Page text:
EVERYTHING ABOUT A MOVIE?
|LEBANON (LEVANON) (director/writer: Samuel Maoz; cinematographer: Giora Bejach; editor: Arik Lahav-Leibovich; music: Nicolas Becker; cast: Yoav Donat (Shmulik), Itay Tiran (Assi), Oshri Cohen (Hertzel), Michael Moshonov (Yigal), Zohar Strauss (Jamil), Dudu Tassa (Syrian Captive), Ashraf Barhom (Phalangist Mother), Reymonde Amsellem (Lebanese Mother); Runtime: 92; MPAA Rating: R; producers: Uri Sabag/Einat Bikel/Moshe Edery/ Leon Edery/David Silber/Benjamina Mirnik/Ilann Girard; Sony Picture Classics; 2009-Israel/France/Germany/UK-in Hebrew and Arabic-with English subtitles)|
claustrophobic and frightful
depiction of war's insanity."
Reviewed by Dennis Schwartz
Samuel Maoz's first
feature is an impressive claustrophobic and frightful
war's insanity, a film made by a traumatized
veteran of the Lebanon war who was part of a tank crew
made up of
apolitical and scared conscripts who only wanted to go
home and did not
understand why they were fighting. Maoz restages his
from the First
Lebanon War -
June, 1982, Israel's fifth and most disputed war since
beginning in 1948. The pic emulates the claustrophobia of the West German submarine
pic Das Boot
(1981) and is filmed in the no-nonsense way Sam Fuller
beloved grunts in action. It's
a 24-hour period, and filmed almost entirely inside an
heading north on the
war's first day. The mission has a lone tank and 12
paratroopers on the
to search in
a mop up action a hostile Lebanese town that has
already been bombarded...
by the Israeli Air Force. The IDF soldiers in the tank
inexperienced argumentative twentysomethings: Shmulik the
Dona), Assi the commander (Itay
Cohen) and Yigal the driver (Michael Moshonov).
commander is a major, Jamil (Zohar
an experienced veteran giving orders by radio to the
tank and when
necessary entering the tank to clear-up any problems.
The tank is given
the code name Rhino.
The trembling gunner,
representing the filmmaker, can’t pull the
trigger on a car full of enemies, and an Israeli
paratrooper dies as a
result. A few moments later, the guilt-stricken gunner
fires at an innocent farmer and his truck full of
chickens. The dead
Israeli soldier, called an angel, is placed in the
tank and in their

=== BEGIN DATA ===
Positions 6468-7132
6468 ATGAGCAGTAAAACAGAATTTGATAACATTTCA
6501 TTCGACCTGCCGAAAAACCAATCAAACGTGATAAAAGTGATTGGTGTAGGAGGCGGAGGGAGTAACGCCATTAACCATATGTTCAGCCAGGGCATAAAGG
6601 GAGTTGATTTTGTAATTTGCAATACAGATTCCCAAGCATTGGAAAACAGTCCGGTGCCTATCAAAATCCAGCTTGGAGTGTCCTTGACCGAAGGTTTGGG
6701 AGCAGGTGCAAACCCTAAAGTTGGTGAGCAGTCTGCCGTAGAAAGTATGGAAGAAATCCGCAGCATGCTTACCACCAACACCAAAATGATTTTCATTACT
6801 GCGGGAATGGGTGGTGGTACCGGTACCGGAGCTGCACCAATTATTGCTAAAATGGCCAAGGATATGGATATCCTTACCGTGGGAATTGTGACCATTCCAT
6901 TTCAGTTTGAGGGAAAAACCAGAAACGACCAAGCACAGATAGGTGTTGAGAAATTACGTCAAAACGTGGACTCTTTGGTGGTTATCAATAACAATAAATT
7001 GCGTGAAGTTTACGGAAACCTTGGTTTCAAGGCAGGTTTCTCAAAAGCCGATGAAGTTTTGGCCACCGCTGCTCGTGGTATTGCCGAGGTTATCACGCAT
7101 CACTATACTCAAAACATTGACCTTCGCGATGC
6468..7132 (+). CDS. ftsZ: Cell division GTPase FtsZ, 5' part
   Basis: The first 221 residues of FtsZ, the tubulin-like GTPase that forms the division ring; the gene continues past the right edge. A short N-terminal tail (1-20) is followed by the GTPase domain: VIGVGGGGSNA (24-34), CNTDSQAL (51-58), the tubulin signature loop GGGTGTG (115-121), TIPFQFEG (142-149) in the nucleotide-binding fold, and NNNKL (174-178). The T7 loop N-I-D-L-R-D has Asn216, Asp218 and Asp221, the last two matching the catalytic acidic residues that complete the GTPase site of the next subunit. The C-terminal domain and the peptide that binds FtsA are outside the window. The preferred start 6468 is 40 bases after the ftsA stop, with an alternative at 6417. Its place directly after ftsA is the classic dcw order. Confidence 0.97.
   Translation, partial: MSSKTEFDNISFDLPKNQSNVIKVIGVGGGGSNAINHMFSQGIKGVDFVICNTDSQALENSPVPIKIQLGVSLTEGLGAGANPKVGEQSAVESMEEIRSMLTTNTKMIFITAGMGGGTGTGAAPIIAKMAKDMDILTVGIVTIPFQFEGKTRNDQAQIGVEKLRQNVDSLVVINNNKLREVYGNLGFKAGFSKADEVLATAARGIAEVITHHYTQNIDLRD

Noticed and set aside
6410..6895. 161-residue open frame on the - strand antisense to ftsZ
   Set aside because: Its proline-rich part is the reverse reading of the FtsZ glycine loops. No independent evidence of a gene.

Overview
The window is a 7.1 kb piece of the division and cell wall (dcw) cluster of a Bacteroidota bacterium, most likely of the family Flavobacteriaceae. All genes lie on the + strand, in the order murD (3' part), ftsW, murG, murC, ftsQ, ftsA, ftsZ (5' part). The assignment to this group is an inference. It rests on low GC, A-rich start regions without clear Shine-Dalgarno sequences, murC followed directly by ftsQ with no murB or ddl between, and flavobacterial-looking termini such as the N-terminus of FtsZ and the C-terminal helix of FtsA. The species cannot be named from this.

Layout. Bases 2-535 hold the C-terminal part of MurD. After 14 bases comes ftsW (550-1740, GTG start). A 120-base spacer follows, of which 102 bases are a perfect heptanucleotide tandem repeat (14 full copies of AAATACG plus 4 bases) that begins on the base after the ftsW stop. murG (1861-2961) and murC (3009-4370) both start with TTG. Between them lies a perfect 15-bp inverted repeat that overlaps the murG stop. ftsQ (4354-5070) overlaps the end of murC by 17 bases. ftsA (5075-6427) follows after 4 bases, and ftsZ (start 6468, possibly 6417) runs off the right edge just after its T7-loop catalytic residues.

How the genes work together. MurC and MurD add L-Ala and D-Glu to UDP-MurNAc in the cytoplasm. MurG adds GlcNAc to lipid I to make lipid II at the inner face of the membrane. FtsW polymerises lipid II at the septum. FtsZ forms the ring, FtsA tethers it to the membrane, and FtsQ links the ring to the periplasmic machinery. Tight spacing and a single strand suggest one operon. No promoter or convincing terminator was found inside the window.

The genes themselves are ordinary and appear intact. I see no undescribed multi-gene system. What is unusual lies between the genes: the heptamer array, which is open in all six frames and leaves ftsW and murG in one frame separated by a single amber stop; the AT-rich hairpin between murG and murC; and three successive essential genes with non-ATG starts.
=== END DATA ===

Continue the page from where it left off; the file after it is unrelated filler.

next urban destination is returned home by helicopter.
orders the tank to go north to a place given the
fictionalized name of
St. -Tropez and tells the boys it's 'a walk in the
park' from hereon.
Awaiting further orders in the center of an unnamed
town, stopping by a
travel agency with posters of the Eiffel Tower, Big
Ben and the World
Trade Center, the tank crew become anxious when their
tank is fired
upon by the enemy. After the battle the inept driver
not knowing how
to read the dials, thinks the tank is dead and panics.
Jamil has to
show him how
to start it, as the tank crew also panics--afraid of
being left behind.
Also, a captured Syrian
prisoner is placed in the tank. Jamil allows a Phalangist, Israel's war
ally, to interview
the prisoner and have the two Phalangists act as a guide
for the tank as
they drive a car ahead to their final destination. But
the thuggish Phalangist
to be unreliable. He agitates
the captive by telling him they aim to torture him
when he's released
from the tank, and the Syrian goes berserk before
drugged. Later the
lost and stuck in a hostile urban zone, but is ordered
out of that spot
to push on to the rendezvous destination and does so
blindly on its own
(with the tank a metaphor for Israel). The most
controversial part of
the film, especially for Israelis, is the breakdown by
openly bawls and says "I want to go home. I want my
Golden Lion at Venice. Though lacking in dramatic
haunting war images as seen through the cross-hairs of
bomb-sight leaves behind a clear vision that war
machines. It serves as a reminder that
war is not a pretty sight and puts everyone to the
test of acting human
at a time of grave danger and chaos.
REVIEWED ON 3/29/2011 GRADE: A-
Dennis Schwartz: "Ozus' World Movie Reviews"
© ALL RIGHTS RESERVED DENNIS SCHWARTZ